An in-memoriam gift is a donation made after a loved one has passed away, whether this be through a collection at their funeral or a donation made by their friends and family.
If you'd like to, you can set up a My Star (MS) Tribute Page in memory of a loved one through our partner, Muchloved. You can use your tribute to express your feelings and celebrate their life in ways that are right for you, using words, pictures, music and even film.
There is no obligation on anyone to make a donation when setting up or visiting the page. However, if you wish, you can also use your tribute page to raise money in memory of your loved one. This could be by giving a gift on a special date, donating money raised at a family gathering, or taking part in a fundraising event.
We thought you might like to know why our pages are called My Star Tributes, shortened to MS Tributes. Our daily contact with people with MS has shown us that they refuse to let multiple sclerosis define them; that they transcend their diagnosis and derive strength. Thus MS also now stands for My Star.
If you would like more information about donating to the MS Trust in memory of a loved one, please contact us on firstname.lastname@example.org or call 01462 476707.
Graeme and Lorraine's story
Graeme makes a regular monthly donation to the MS Trust in honour of his sister Lorraine Macdonald (pictured) who sadly passed away in September 2014.
"I started to support the MS Trust following the diagnosis of my sister in 2002 with MS. I wanted to support people living with the condition. The MS Trust's work allows me to do this.
"Amid Lorraine's kindness, loyalty and dedication to good causes we will particularly remember her inner strength, especially in view of the illness that caused her so much suffering. Throughout the time she was affected by MS she upheld an enduring sense of humour and love of life.
"Lorraine's life was so strongly linked to helping others that it is only natural to continue this relationship in her memory."
Kenny and Kathleen's story
Kenny organises events in memory of his sister Kathleen Painter (pictured) who sadly died in 2014, such as The Kathleen Painter Isle of Wight Cycle Challenge and The Kathleen Painter Hadrian's Wall Trek, which raise much-needed funds for the work of our charity.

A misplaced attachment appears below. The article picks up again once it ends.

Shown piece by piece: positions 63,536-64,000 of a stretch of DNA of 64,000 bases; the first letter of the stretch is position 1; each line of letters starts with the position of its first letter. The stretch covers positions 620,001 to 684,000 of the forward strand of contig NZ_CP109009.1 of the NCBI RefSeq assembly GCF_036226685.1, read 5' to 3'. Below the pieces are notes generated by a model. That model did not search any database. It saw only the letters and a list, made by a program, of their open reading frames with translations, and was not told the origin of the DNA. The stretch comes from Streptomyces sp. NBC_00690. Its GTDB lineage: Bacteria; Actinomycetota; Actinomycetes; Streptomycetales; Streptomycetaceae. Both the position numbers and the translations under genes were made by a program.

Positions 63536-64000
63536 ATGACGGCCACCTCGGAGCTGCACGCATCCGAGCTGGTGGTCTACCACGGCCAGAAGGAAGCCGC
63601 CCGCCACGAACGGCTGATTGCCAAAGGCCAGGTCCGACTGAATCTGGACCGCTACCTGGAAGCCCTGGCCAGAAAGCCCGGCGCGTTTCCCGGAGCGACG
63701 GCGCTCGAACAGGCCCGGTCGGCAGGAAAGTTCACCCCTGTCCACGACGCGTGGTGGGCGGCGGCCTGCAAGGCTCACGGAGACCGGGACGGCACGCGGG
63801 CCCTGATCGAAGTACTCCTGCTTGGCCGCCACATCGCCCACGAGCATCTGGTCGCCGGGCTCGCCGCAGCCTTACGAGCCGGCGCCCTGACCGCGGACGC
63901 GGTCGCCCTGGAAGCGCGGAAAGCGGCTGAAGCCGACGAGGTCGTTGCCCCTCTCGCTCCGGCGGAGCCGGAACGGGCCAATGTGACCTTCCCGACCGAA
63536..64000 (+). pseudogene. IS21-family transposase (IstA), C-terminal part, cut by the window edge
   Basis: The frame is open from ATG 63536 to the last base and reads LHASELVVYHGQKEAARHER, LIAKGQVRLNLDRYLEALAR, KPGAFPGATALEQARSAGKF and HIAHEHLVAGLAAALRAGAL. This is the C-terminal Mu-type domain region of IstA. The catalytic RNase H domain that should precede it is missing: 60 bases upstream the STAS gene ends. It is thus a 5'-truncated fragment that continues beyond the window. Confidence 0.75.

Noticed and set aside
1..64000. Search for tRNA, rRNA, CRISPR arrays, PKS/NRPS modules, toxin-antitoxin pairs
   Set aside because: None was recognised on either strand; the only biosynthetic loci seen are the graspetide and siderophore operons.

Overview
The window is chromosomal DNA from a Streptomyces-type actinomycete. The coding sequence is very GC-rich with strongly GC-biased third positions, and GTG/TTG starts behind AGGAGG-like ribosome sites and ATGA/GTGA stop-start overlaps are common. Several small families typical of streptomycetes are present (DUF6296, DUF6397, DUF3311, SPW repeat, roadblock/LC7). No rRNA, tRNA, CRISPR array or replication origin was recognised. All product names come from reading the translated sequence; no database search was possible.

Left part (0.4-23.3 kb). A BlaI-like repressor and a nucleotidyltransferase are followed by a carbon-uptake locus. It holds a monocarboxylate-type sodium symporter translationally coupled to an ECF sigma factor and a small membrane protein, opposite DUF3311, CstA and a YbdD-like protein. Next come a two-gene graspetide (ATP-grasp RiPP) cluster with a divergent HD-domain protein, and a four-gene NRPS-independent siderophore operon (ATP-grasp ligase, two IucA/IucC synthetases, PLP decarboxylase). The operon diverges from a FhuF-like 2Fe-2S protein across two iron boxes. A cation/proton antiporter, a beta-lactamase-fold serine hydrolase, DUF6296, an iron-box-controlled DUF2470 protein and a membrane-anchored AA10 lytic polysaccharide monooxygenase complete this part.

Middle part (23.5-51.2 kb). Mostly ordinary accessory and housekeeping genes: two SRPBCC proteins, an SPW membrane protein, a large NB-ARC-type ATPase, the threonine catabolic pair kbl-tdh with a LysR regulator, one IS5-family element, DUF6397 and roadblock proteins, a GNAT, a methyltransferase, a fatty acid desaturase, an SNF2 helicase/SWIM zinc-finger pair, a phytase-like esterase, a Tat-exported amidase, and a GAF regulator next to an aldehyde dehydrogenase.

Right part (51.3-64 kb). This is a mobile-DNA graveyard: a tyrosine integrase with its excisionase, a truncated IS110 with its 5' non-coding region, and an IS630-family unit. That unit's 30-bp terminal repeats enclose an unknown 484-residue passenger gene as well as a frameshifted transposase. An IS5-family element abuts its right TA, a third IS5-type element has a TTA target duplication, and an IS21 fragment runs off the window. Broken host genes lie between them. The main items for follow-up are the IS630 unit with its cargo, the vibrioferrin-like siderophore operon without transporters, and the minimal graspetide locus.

“My sister was diagnosed with multiple sclerosis back in 1990. I wanted to do something to help her, and other people with MS. So I contacted the MS Trust and said that I was organising an event to raise money to fund their work. The rest is history. Over the years I have fundraised for them in any way I can. I have taken part in every type of challenge event, organised events myself and have made and sold things. I know how much the charity needs help with funding.
"Kathleen died on the 26th September 2014. At that stage I could have said, that’s it now and left it at that. But that was not what Kathleen would have wanted; it was not who she was. She would have wanted me to carry on and help other people with MS. It is my way of making something positive out of the overwhelming sense of loss I felt when she died. Her death made me want to up my game, raise more awareness and money. So organising annual challenges in Kathleen's name made sense, it raises funds, makes me happy and it brings like-minded people together. It is my way of showing my love for her, remembering her and keeping her name alive.”
David and Rosemary’s story
David has set up a bursary fund to help train health professionals, in memory of his wife Rosemary.
"Despite very active MS for nearly 15 years, Rosemary remained a full-time practising doctor (radiologist). She felt a huge gratitude to the MS Trust, for its support when she was seeking the appropriate treatment and in helping her to explain her illness to those around her. Both played an important role in allowing her to remain professionally active. The treatment also allowed her to remain fully active at home and with her family.
"She particularly supported the MS Trust’s work to educate and support specialist nurses. In her own professional life, she took an active interest in medical education, teaching medical students, nurses and radiographers. She became academic Sub-Dean for teaching at her hospital Trust, and was also a trustee of the national body which supports radiographers’ professional education.
"When she was well, she took part enthusiastically in MS Trust fun runs and other fundraising events. When she died, after a short MS-related illness, it seemed good to recognise all these interests by giving a lump sum to the MS Trust as a bursary fund for MS education expenses.
"Rosemary is terribly missed by her family and friends of course, but also by a wide circle of those alongside whom she worked. We hope the bursary fund in her memory will support MS Trust’s valuable work in specialist training."